Nosler: The Anatomy of a Bullet

Do you know how bullets are made? How about what they look like without their copper jacket? Are you aware that those answers depend on the type of bullet you’re looking at?

I have to admit that I didn’t know much about that. Oh sure, I knew that all bullets are not created equal and, conceptually, that the design and manufacturing processes were different, but I never bothered to look deeper than that.

Well, in the video linked below, we’re given a quick look at how Nosler designs their bullets, and it’s very interesting.

Nosler rifle cartridge

John A. Nosler, A Moose, and a Bullet

The Nosler story begins in 1946 when John A. Nosler went moose hunting in British Columbia. Nosler sighted a big bull at close range and fired, fully expecting the moose to go down. The moose, however, had other ideas. Nosler required several more shots to bag a moose that should have only required one round.

Nosler Partition bullet
A poorly performing bullet led to John A Nosler creating the Partition hunting bullet.

Nosler determined that the bullet’s high velocity, combined with the close range, overstressed the simple cup and core bullets of the day. He decided he could do better. The next year saw Nosler test his new partition bullet on another British Columbia moose with far better results. The partition bullet has two separate lead cores, giving better terminal performance than the older style bullets.

The moose that wouldn’t go down hangs over the Nosler production floor as a reminder that quality matters. That led to Nosler’s motto, “Quality First.”

Nosler Moose
The moose that wouldn’t go down hangs over the Nosler production floor as a reminder that quality matters.

Nosler Bullet Manufacturing Processes

Nosler Senior Marketing Manager Mason Payer says, “When most people think of a bullet, they’re actually thinking of a cartridge. The bullet is just the projectile. Most people probably assume it’s just a simple chunk of lead with a copper jacket. They would have been right a hundred years ago.”

Nosler Senior Marketing Manager Mason Payer

Nosler uses two different manufacturing processes: cup and draw and impact extrusion.

The Cup and Draw Process

The cup and draw process is the simpler of the two. It starts with a thin copper ribbon or strip. Machines punch out discs which are formed into cups. The cups are then drawn into jackets. The lead core is inserted, and the jacket closed.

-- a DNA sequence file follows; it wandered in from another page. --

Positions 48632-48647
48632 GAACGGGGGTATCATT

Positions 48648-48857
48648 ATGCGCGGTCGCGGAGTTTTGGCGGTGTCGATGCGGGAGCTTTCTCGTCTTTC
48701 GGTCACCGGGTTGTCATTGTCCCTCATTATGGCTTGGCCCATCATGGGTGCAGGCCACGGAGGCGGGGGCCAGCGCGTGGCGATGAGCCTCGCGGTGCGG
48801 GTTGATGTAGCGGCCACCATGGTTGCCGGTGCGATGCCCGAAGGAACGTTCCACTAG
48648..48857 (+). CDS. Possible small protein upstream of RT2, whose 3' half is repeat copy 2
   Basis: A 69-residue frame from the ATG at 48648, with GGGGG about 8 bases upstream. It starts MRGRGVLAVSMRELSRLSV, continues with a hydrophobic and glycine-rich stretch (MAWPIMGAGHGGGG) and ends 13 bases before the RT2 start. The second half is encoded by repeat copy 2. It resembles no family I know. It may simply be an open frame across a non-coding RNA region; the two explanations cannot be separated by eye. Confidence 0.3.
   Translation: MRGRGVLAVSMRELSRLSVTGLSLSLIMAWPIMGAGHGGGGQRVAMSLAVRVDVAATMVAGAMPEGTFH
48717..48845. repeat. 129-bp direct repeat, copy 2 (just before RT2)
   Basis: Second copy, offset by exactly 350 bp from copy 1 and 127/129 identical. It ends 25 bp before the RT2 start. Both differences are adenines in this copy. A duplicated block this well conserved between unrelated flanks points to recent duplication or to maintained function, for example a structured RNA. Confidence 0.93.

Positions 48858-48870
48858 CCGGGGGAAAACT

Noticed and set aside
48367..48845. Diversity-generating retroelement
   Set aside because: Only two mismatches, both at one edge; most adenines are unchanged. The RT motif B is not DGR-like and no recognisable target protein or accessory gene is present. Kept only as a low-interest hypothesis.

Cup and draw bullet manufacturing process

The cup and draw process is efficient and perfectly adequate for target or training rounds. But it can’t produce performance big game cartridges. That requires making the copper jacket thicker.

The Impact Extrusion Process

Performance hunting rounds require the impact extrusion method. The process begins with solid copper wire cut into slugs. New copper slugs are too hard and brittle to use, so the annealing process heats them to over 1,200 degrees to soften them up. Only then can they be drawn into jackets.

Copper wire and slugs
The impact extrusion process uses copper wire cut into slugs.

A punch conforms the slug’s inside to the desired shape as the jacket forms. A press then inserts the lead core and tapers the jacket. The final step is inserting the bullet’s tip.

Impact extrusion process

The impact extrusion method enables Nosler to engineer the bullet’s terminal performance. Controlling the jacket’s thickness along the bullet’s entire length allows controlled expansion, making Nosler’s purpose-built Partition, Accubond, Ballistic Tip, and Expansion Tip bullets possible.

Nosler performance bullets
The impact extrusion process makes Nosler’s performance bullets possible.

Engineering and Precision

Payer says that “There’s really a lot that goes into bullet manufacturing that most people don’t get to see…a lot that goes into the design of the jacket. There is a lot that goes into designing and constructing a bullet,” says Payer. There are “different parts and pieces that have to be combined together very precisely so that they’re not only balanced and accurate, but so that they perform well.”

Nosler precision

Nosler Quality Control

Nosler visually inspects every bullet, with any imperfection separated out. They scrap every performance affecting flaw. Nosler sells minor cosmetic imperfections such as light scratches or water spots as blemished product.

Nosler Quality control, visual inspection of each cartridge
Quality control includes a visual inspection of every bullet, casing, and finished cartridge.

Nosler has quality checks at every production step. Nosler tests each ammo batch on their 100-yard underground range. The tester fires 300 to 400 rounds per shift, examining group size, velocity, and pressure.

Nosler test firing
Nosler test-fires 300 to 400 rounds per shift.

Nosler’s Quality First Philosophy

“We know how much time and effort is invested into a hunt,” says Payer. “Everything that goes into that moment…we think about that every single day for every bullet that we make. There’s a lot of thought and engineering and testing that goes into designing those bullets so that we know exactly what they’re gonna do every single time. ‘Quality First’ comes down to the fact that the Nosler name is on the box of every product that we make.”

 

William "Bucky" Lawson is a self-described "typical Appalachian-American gun enthusiast". He is a military historian specializing in World War II and has written a few things, as he says, "here and there". A featured contributor for Strategy & Tactics, he likes dogs, range time, and a good cigar - preferably with an Old Fashioned that has an extra orange slice.

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